March 2, 2004 — In a press conference Tuesday, Lt. Gov. Vargrave Richards delivered good news concerning the sewage problem in the territory, particularly St. Croix, and offered a ray of hope for the ailing Crucian economy.
As of Tuesday, Richards said, no raw sewage was on St. Croix's streets. The leakage of raw sewage into the streets and individuals' yards has long been a problem for St. Croix residents.
Richards said the revamping of the sewage system is "critical" to the V.I. economy and that he had asked the Department of Public Works to come up with an action plan for the failing sewage system.
"The immediate resolution of the sewage problem in the territory and particularly St. Croix is critical to the health and well-being of our people," Richards said.
Tuesday at the conference, Public Works presented its plan to the public.
DPW Commissioner Wayne Callwood said over the past 20 years the waste-water lines of the territory have deteriorated to the point that the V.I. government is under a strict consent order with the Environmental Protection Agency to come into compliance.
Callwood said his department has been working towards full compliance.
"What has to be done is a complete overhaul of the collection system," Sonya Nelthropp, senior manager for the federal compliance program, said. Nelthropp explained that the collection system receives the sewage from homes and businesses and delivers it to the Anguilla Treatment Plant.
A complete upgrade of the pump stations are also needed, Nelthropp said, adding that it would take anywhere from 5 to 10 years to get "completely up to speed."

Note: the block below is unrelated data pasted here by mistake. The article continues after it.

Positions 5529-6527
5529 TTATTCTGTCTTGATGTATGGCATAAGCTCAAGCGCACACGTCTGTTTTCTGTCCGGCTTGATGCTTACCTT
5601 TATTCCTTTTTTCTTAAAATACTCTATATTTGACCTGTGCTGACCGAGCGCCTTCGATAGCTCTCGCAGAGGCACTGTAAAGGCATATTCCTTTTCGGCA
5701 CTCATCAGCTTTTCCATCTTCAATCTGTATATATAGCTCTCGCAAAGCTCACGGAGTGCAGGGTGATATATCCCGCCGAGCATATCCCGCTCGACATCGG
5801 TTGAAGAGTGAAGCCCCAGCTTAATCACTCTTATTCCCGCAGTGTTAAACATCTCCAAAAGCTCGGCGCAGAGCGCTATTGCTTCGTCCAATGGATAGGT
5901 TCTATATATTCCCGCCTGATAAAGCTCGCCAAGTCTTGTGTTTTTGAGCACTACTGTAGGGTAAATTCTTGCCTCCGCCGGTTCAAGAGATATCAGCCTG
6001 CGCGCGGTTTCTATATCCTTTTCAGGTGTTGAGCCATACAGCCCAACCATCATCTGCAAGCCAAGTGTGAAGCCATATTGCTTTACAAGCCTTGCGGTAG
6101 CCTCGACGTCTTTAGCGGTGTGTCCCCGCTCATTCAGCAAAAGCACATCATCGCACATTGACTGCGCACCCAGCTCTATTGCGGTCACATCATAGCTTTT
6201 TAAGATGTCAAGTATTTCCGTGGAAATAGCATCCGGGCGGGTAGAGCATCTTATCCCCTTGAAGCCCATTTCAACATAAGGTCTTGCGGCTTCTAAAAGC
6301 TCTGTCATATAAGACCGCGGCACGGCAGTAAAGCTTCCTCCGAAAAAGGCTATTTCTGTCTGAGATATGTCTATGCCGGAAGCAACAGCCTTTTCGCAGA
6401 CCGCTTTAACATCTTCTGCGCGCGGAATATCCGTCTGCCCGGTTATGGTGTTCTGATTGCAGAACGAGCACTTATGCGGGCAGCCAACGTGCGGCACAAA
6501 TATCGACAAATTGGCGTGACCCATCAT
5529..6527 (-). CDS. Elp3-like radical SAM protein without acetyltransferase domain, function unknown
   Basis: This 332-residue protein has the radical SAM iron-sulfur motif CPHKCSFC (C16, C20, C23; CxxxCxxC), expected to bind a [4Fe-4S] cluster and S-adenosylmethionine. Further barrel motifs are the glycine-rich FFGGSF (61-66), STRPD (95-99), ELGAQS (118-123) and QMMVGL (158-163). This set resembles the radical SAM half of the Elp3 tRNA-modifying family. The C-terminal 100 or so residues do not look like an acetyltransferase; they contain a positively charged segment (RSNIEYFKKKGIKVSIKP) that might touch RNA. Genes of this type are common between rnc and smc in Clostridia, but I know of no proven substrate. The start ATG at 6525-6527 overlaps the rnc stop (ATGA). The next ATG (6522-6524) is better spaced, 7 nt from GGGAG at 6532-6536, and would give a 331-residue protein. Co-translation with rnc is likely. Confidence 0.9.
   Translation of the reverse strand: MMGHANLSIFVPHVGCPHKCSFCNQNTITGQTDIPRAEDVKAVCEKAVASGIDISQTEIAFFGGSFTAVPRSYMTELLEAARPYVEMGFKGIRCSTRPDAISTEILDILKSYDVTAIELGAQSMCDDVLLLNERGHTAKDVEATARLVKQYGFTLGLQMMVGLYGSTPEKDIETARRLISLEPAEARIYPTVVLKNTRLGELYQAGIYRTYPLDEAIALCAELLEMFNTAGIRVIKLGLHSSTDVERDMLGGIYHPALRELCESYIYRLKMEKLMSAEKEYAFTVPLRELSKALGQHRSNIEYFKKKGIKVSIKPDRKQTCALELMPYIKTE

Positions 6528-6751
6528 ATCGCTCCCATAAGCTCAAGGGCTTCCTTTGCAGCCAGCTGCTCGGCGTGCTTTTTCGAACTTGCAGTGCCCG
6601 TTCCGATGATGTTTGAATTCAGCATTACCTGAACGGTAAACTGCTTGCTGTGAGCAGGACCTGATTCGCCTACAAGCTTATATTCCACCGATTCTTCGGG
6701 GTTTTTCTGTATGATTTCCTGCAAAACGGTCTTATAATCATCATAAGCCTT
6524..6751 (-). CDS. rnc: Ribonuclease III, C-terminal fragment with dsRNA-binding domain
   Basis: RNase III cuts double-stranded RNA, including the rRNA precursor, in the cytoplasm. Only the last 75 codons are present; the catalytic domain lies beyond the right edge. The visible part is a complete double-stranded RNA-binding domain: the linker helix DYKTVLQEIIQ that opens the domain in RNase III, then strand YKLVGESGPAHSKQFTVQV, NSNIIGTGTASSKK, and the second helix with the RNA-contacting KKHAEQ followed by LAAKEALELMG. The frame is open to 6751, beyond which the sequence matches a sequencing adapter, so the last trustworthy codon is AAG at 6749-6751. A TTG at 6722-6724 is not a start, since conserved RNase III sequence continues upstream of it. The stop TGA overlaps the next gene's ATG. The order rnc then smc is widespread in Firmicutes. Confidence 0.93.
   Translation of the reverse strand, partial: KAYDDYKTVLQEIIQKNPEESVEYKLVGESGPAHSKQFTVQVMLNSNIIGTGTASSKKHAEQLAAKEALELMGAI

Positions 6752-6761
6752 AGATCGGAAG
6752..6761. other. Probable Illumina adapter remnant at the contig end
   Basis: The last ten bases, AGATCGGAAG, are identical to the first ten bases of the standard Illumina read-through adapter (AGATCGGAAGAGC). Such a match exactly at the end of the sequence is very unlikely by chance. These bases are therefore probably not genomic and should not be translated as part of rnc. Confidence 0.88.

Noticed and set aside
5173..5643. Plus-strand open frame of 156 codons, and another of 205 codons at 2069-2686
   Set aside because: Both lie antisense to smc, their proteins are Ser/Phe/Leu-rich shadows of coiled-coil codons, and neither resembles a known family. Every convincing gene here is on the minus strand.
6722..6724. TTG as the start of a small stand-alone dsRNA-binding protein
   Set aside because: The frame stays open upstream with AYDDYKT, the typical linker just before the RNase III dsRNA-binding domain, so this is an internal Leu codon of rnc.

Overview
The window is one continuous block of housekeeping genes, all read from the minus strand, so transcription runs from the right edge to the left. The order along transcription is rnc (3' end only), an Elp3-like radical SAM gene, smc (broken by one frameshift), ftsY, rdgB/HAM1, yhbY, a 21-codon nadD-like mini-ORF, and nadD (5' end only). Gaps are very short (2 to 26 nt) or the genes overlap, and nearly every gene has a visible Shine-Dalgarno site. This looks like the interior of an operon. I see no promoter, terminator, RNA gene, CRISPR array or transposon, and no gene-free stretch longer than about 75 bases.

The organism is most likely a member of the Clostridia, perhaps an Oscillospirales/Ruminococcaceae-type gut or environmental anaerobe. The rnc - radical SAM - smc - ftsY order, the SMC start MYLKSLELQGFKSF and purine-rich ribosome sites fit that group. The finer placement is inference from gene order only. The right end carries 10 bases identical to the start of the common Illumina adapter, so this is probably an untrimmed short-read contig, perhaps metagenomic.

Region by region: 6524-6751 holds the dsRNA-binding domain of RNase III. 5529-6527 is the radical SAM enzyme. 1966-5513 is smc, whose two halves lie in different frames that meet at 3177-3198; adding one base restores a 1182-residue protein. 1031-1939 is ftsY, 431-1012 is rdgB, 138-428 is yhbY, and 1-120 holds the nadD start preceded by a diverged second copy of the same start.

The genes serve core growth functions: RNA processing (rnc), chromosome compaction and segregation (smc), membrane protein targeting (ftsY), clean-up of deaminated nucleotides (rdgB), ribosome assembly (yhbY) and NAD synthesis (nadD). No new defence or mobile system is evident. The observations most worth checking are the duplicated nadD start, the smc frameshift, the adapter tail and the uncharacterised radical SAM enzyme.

Nelthropp said the two major problems currently being faced are grease blockages in the lines and roots growing into the lines, which cause leakages once removed.
According to Nelthropp, work has already begun on the installation of new sewer lines.
"It's a massive project," Nelthropp said. She added that the establishment of the Waste Management Authority would help because more resources would be focused on that specific issue.
"The reality is that this is a major project, and it's going to require the sensitivity of the public," Richards said.
Richards also announced Monday that Crucians can look forward to Danish visitors on the island starting April 2.
In October of last year, Richards, in the position of Acting Governor, signed an agreement to market charter flights from Denmark to St. Croix and to promote tours of the island.
The Department of Tourism agreed to give the Danish West Indies Travel Agency $400,000 in four installments to launch an ad campaign featuring St. Croix that aired on Danish National Television.
Richards said as of Monday, the agency sold 1,530 tickets on the charter flight. Approximately 99.9 percent of the seats sold on the flights include 14-night hotel bookings, Richards said.
"The V.I. Government is already seeing a return on its investment," Richards said. "This is an exciting time for St. Croix."
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